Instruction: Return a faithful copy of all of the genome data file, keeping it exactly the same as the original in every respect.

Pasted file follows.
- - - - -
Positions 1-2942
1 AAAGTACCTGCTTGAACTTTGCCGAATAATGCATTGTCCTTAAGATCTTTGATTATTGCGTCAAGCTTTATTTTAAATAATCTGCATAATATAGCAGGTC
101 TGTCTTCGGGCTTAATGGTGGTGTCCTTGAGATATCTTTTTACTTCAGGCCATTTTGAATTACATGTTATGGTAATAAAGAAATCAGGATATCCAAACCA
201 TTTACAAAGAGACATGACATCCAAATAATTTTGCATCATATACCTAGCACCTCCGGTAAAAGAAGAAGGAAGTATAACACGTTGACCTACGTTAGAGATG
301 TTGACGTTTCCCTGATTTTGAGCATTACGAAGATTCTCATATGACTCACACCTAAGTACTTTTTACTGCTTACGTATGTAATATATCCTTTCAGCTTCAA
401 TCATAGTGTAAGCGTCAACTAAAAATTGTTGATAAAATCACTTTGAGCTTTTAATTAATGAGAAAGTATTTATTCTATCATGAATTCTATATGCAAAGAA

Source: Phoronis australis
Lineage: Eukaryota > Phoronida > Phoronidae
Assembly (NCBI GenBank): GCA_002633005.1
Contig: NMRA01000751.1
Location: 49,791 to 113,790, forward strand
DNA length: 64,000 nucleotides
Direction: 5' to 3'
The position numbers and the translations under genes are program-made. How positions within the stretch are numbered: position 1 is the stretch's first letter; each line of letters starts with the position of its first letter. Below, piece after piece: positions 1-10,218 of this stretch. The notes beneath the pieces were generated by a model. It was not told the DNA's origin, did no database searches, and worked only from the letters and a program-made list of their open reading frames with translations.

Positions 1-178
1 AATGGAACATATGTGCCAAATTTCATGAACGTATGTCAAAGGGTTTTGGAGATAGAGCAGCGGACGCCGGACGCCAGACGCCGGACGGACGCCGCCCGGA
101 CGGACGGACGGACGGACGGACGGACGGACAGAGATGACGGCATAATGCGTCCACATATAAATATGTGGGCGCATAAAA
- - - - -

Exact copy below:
Positions 1-2942
1 AAAGTACCTGCTTGAACTTTGCCGAATAATGCATTGTCCTTAAGATCTTTGATTATTGCGTCAAGCTTTATTTTAAATAATCTGCATAATATAGCAGGTC
101 TGTCTTCGGGCTTAATGGTGGTGTCCTTGAGATATCTTTTTACTTCAGGCCATTTTGAATTACATGTTATGGTAATAAAGAAATCAGGATATCCAAACCA
201 TTTACAAAGAGACATGACATCCAAATAATTTTGCATCATATACCTAGCACCTCCGGTAAAAGAAGAAGGAAGTATAACACGTTGACCTACGTTAGAGATG
301 TTGACGTTTCCCTGATTTTGAGCATTACGAAGATTCTCATATGACTCACACCTAAGTACTTTTTACTGCTTACGTATGTAATATATCCTTTCAGCTTCAA
401 TCATAGTGTAAGCGTCAACTAAAAATTGTTGATAAAATCACTTTGAGCTTTTAATTAATGAGAAAGTATTTATTCTATCATGAATTCTATATGCAAAGAA

Source: Phoronis australis
Lineage: Eukaryota > Phoronida > Phoronidae
Assembly (NCBI GenBank): GCA_002633005.1
Contig: NMRA01000751.1
Location: 49,791 to 113,790, forward strand
DNA length: 64,000 nucleotides
Direction: 5' to 3'
The position numbers and the translations under genes are program-made. How positions within the stretch are numbered: position 1 is the stretch's first letter; each line of letters starts with the position of its first letter. Below, piece after piece: positions 1-10,218 of this stretch. The notes beneath the pieces were generated by a model. It was not told the DNA's origin, did no database searches, and worked only from the letters and a program-made list of their open reading frames with translations.

Positions 1-178
1 AATGGAACATATGTGCCAAATTTCATGAACGTATGTCAAAGGGTTTTGGAGATAGAGCAGCGGACGCCGGACGCCAGACGCCGGACGGACGCCGCCCGGA
101 CGGACGGACGGACGGACGGACGGACGGACAGAGATGACGGCATAATGCGTCCACATATAAATATGTGGGCGCATAAAA